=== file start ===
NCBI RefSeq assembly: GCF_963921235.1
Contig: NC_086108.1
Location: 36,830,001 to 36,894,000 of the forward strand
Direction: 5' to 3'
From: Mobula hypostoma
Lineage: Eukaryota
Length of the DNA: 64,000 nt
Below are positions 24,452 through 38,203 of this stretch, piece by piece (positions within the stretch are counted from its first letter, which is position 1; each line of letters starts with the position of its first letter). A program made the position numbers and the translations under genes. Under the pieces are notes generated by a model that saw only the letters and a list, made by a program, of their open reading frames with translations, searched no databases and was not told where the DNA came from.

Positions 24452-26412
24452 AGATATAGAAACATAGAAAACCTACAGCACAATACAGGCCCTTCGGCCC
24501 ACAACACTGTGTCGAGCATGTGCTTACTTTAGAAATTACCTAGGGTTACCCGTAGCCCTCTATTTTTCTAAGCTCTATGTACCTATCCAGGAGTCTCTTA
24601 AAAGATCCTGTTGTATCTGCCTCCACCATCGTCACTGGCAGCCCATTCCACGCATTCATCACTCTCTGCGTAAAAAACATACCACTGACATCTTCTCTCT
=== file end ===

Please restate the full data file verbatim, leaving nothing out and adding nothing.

NCBI RefSeq assembly: GCF_963921235.1
Contig: NC_086108.1
Location: 36,830,001 to 36,894,000 of the forward strand
Direction: 5' to 3'
From: Mobula hypostoma
Lineage: Eukaryota
Length of the DNA: 64,000 nt
Below are positions 24,452 through 38,203 of this stretch, piece by piece (positions within the stretch are counted from its first letter, which is position 1; each line of letters starts with the position of its first letter). A program made the position numbers and the translations under genes. Under the pieces are notes generated by a model that saw only the letters and a list, made by a program, of their open reading frames with translations, searched no databases and was not told where the DNA came from.

Positions 24452-26412
24452 AGATATAGAAACATAGAAAACCTACAGCACAATACAGGCCCTTCGGCCC
24501 ACAACACTGTGTCGAGCATGTGCTTACTTTAGAAATTACCTAGGGTTACCCGTAGCCCTCTATTTTTCTAAGCTCTATGTACCTATCCAGGAGTCTCTTA
24601 AAAGATCCTGTTGTATCTGCCTCCACCATCGTCACTGGCAGCCCATTCCACGCATTCATCACTCTCTGCGTAAAAAACATACCACTGACATCTTCTCTCT